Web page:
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adopted appears attention become believe branches called character child College committee common common schools considered contains course devoted direct duty effect efforts employed established examination example exercise experience expressed facts feelings female four friends furnish give given habits hand hope important improvement individual influence institution instruction interest kind knowledge labour language lead lectures less lessons letters Lyceum manner means meeting method mind moral nature necessary never object observed parents persons practical prepared present principles produce pupils question received reference regard remarks render respect scholars society spirit success taught teacher teaching things THIRD tion town University various whole write young
Page 181 - I am afraid my uncle will think himself justified by them on this occasion, when he asserts, that it is one of the most difficult things in the world to put a woman right, when she sets out wrong.
Page 407 - We were never so struck with the importance of having reading books for female schools, adapted particularly to that express purpose, as while looking over the pages of this selection. The eminent success of the compiler in teaching this branch, to which we can personally bear testimony, is sufficient evidence of the character of the work, considered as a selection of lessons in elocution; they are, in general, admirably adapted to cultivate the amiable and gentle traits of the female character,...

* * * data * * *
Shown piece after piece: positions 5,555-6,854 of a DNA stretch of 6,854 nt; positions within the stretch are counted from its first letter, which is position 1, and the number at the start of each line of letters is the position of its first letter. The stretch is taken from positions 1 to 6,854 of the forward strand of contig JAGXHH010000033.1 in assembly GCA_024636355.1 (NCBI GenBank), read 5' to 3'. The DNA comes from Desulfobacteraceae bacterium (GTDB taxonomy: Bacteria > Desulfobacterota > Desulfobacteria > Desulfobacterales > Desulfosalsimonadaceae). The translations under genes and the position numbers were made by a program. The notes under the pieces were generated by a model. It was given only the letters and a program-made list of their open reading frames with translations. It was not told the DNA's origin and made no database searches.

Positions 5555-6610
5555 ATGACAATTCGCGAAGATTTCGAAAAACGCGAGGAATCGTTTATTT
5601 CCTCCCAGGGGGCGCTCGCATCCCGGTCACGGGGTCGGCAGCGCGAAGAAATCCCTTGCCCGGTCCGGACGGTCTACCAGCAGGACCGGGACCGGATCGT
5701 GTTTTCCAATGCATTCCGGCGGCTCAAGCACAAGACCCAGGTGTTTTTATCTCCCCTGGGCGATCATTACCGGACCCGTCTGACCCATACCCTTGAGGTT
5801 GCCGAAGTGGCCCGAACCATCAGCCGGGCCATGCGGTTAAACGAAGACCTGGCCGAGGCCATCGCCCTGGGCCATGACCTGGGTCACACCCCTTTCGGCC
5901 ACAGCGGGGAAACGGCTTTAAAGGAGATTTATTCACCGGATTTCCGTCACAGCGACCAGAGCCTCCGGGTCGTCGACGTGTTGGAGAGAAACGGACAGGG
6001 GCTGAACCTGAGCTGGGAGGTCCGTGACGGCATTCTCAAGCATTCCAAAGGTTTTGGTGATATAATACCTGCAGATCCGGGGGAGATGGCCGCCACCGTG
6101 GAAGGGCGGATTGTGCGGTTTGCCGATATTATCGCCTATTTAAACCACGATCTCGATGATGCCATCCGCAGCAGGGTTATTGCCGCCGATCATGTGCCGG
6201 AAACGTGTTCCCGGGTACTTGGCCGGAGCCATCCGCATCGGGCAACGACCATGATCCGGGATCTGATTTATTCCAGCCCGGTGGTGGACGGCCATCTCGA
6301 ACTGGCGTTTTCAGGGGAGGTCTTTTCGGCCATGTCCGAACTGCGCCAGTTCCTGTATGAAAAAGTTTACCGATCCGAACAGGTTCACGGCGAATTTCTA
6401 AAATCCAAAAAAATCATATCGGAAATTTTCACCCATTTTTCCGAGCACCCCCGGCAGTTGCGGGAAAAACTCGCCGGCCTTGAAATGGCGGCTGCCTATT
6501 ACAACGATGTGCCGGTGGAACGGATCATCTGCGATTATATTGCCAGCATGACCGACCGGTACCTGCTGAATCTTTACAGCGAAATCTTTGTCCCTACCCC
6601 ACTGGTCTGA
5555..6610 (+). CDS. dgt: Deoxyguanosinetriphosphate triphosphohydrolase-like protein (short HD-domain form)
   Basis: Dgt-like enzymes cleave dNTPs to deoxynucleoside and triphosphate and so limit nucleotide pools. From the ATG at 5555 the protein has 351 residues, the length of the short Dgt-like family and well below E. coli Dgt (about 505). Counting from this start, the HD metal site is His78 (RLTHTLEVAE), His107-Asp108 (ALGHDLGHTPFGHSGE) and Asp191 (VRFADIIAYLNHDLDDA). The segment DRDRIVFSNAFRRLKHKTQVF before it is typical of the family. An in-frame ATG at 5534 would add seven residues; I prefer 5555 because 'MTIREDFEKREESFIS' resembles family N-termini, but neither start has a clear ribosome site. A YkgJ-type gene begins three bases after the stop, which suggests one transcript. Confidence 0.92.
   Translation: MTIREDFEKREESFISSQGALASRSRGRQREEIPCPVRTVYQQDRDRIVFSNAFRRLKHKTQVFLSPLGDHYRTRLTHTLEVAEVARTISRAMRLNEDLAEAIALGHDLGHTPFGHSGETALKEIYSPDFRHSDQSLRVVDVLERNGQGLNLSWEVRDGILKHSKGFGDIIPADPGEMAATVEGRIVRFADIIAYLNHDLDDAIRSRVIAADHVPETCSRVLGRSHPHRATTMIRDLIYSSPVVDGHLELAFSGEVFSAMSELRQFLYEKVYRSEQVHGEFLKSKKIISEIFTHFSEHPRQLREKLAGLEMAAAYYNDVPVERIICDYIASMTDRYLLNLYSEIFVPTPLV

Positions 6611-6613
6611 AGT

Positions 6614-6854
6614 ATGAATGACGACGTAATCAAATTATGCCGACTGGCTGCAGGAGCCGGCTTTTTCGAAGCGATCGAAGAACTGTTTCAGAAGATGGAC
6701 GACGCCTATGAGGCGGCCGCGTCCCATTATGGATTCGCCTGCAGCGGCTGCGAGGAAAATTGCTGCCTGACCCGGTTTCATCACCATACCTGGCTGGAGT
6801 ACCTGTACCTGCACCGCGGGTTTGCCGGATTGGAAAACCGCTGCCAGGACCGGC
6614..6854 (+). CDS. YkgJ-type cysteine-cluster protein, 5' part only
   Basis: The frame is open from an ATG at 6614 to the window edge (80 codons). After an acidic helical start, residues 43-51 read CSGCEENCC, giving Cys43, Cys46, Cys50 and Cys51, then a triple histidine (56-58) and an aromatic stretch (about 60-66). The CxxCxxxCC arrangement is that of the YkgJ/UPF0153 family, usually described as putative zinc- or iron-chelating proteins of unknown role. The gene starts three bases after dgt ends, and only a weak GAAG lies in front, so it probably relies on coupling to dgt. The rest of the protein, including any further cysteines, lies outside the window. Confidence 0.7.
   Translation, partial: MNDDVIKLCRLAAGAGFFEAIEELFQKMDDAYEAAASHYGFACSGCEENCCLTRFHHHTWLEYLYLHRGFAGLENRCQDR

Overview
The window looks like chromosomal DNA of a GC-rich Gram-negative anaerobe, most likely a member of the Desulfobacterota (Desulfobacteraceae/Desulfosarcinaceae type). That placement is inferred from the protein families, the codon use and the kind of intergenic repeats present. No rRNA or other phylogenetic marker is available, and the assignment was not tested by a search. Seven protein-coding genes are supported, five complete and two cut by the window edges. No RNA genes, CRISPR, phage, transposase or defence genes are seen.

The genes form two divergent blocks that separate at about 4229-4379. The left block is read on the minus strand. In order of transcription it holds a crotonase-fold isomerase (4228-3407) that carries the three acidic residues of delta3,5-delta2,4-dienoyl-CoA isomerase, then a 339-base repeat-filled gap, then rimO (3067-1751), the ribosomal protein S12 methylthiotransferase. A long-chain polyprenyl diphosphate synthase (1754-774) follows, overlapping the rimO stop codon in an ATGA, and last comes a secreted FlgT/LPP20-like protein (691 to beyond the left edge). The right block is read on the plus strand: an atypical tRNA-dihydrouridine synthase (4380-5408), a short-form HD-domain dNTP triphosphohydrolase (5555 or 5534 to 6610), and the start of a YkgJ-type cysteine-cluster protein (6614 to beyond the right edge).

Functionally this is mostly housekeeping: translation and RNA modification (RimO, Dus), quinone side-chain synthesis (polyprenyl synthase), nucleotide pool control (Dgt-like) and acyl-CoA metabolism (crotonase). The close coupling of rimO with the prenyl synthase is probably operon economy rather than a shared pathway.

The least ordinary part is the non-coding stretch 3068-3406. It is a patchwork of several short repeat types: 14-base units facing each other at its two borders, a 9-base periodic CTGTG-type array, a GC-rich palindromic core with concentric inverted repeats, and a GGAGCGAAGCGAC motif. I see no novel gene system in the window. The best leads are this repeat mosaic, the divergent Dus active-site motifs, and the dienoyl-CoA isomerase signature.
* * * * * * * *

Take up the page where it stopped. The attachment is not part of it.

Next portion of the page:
Page 137 - Experience has taught me that indolence in young persons is so directly opposite to their natural disposition to activity, that unless it is the consequence of bad education, it is almost invariably connected with some constitutional defect.
Page 153 - Scriptures, contain (independently of a Divine origin) more true sublimity, more exquisite beauty, purer morality, more important history, and finer strains both of poetry and eloquence, than could be collected within the same compass from all other books that were ever composed in any age or in any idiom.
Page 107 - I keep the subject constantly before me, and wait till the first dawnings open slowly by little and little into a full and clear light.
Page 567 - ... on its muscles. The first eight or ten years of life should be devoted to the education of the heart, to the formation of principles, rather than to the acquirement of what is usually termed knowledge.
Page 33 - ... knowledge. Now why should not this experience be resorted to as an auxiliary in the education of youth ! Why not make this department of human exertion, a profession, as well as those of divinity, law, and medicine? Why not have an Institution for the training up of Instructors for their sphere of labor, as well as institutions to prepare young men for the duties of the divine, the lawyer, or the physician...
Page 253 - There are at this day in Scotland, two hundred thousand people begging from door to door.